of us.
wedding party (all are still alive) were treated to a fantastic
“steak barbecue” with all the trimmings. It was a beautiful
party and a lovely way to celebrate two “special” people!
May God be with you and bless you. May you continue to see
your children’s children. May you be poor in misfortune but
rich in blessings. May you continue to have a wide circle of
family and friends near you. And may you have nothing but
good health and happiness from this day forward. God Bless
you both. (Irish Wedding Toast)
“Youth is not a time of life; it is a state of mind. It is the
freshness of the deep springs of life. Whether seven or a
hundred seven, every human being can experience
wonder… the undaunted challenge of events, the
unfailing childlike appetite for the future, the joy of
living. For we are as young as our faith, as old as our
doubt; as young as our self-confidence, and as old as our
despair. As long as our hearts receive messages of
beauty, hope, cheer, courage and power from God and
from our fellow man, we are young.” (Noreen Littleton)
Hubbardston Genealogy 1780-1930 by Peter Burns and
Joanne Burns Howard available at HAHS Museum Room for
$29.95 or call 989-584-3803. 500 pages of terrific data. Makes
a great birthday or Christmas gift! Special prices for multiple
“As ple ntif ul as th e gr ass th at gr ows, o r t he
san d o n th e sh or e o r th e d ew on th e le a, s o t he
blessi ng of the Ki ng of grace o n eve ry so ul th at
What ing r edi en ts are mot he rs made of? Go d
was, th at i s, o r ev er wi ll b e.” (I rish Blessi ng)
mak es moth er s o ut of c lo ud s, ang el h ai r an d
eve rythi ng nic e and o ne d ab of me an . (Th ir d
Fa ntast i c Ac h iev eme nts
Congratulations to HAHS charter members Larry and
Delores Tabor, John and Shirley Bennett Burns, Bud and
Joan Shively McKenna, Gene and Donna Lynch Cook who
celebrate 50 years together this year, Bill and Joie O’Connor
Spencer celebrating 49 years and Ed and Linda Herald
Heckman who celebrate their 40th wedding anniversary on
August 28th. Best Wishes also to William P. and Florence
Kohn Burns on their 55th anniversary in July. Who ever said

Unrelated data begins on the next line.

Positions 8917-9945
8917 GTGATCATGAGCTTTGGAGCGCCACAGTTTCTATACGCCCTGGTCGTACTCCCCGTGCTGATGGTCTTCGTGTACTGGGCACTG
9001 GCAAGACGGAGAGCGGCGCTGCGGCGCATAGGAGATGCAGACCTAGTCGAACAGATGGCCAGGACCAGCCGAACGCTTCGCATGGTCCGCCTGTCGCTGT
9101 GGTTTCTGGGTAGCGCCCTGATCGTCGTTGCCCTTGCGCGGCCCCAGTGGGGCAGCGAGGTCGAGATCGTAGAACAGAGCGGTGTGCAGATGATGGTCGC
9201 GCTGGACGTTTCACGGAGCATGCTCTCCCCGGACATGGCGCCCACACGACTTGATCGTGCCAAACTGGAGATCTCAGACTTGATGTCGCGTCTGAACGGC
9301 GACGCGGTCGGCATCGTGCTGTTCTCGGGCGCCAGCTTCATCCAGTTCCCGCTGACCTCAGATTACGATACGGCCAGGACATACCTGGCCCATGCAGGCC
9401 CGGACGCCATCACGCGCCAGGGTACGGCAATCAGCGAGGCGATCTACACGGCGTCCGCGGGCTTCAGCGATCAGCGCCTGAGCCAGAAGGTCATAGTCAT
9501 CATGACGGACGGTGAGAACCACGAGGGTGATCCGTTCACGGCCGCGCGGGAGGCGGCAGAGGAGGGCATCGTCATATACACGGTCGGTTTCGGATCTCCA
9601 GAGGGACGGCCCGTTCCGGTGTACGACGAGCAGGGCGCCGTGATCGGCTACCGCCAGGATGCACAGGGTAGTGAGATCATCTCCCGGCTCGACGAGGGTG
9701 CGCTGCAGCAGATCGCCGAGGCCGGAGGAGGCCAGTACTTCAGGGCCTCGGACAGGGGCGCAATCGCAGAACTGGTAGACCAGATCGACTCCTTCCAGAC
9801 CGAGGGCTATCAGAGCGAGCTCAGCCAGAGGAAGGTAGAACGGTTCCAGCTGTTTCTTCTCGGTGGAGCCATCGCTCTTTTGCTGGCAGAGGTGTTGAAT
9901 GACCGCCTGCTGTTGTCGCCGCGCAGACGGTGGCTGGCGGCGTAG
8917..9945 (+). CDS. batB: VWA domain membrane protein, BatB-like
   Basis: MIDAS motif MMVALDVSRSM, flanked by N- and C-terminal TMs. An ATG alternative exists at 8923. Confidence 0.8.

there was no stability in marriage these days! To all of you
anniversary people out there in our membership, cheers and
years of happiness!
grad er )
Bu d a n d Jo an ne Ce le brat e 50 th
June 10, 2005 will live in our memories forever. For our 50th
Wedding Anniversary, our children provided for us, our close
friends and relatives an anniversary Mass and candlelight
dinner celebration to be cherished for its beautiful music,
impressive celebrant and handsome grandchildren. To Fr. Phil
Sessions (who traveled from San Diego) for his ‘reverent
elegance’ in celebrating our ‘renewal’, his brother Michael,
his sister Mary and pianists David Wiseman and Carol Lehto
Howard, our special thanks for an astoundingly beautiful
performance. Members of our original wedding party John
Burns and R .J. Kussmaul (stepping in for maid-of-honor Kate
McKenna Kussmaul) were Eucharistic Ministers and
bridesmaids Katie Burns Cashen and Charlene Burns Ward
were in attendance with their families. Special thanks to my
choirs; St. John’s, St. Mary’s and St. Michael’s for making
beautiful harmony as always. We thank all of you friends and
neighbors for your cards, gifts, visits and good wishes in
helping us celebrate these fifty years. Hugs and kisses to our
daughter, Ginny for planning this event and Russ and Cindy
and Mark and Lisa for all working so beautifully together to
make ‘our day’ spectacular! We are blessed; we are grateful;
we are the luckiest people in the world!
“Next time you are admiring all the wonderful things God has
made…remember that each of you are one of them!”
All our love and appreciation, Bud and Joanne Burns Howard
`What do bullet proof vests, fire escapes, windshield
wipers and laser printers have in common? They were all
invented by women.
“Very Spe c ial Birt h day G reet in gs!”
Happy 98th birthday in June to Helen Burns and Happy 102nd
Birthday to Gerry Boomer in October! Happy 100th birthday to
Julia Dwyer Carlson in January. Happy days, continued Good
Health and God Bless you every day! Happy days also to you
youngsters in your 90th years; Ford Burns 92, Louis Herald 91
and John Lattimer 91. More? Send them on to me!
The Y ear in Re vie w
( May , 2004- Ma y,
Over the course of the past year HAHS has held nine general
meetings and four Board of Directors meetings. Guest
presenters spoke at eight of the General Membership
Meetings. Each of these presenters furthered HAHS’s mission
of promoting historic preservation and genealogy in the
community. At the August Pot Luck Dinner, “100 Years of
Fashion,” a style show, drew a large audience and was widely
covered by local newspapers.
Jerry an d Lou ise Bur ns C ele brat e 60 t h
On May 8, 1945 Jeremiah Patrick Burns and Louise Ann
Koenigsknecht were married in Fowler, Mi. They made their
home on O’Brien Road, the Burns homestead, shortly after
their marriage and raised eight sons. On May 15, those sons
and their families held a surprise party to celebrate this
remarkable day. Family, friends, neighbors, and the original
As the organization has matured HAHS’s focus has shifted
away from creating the organization’s framework of policies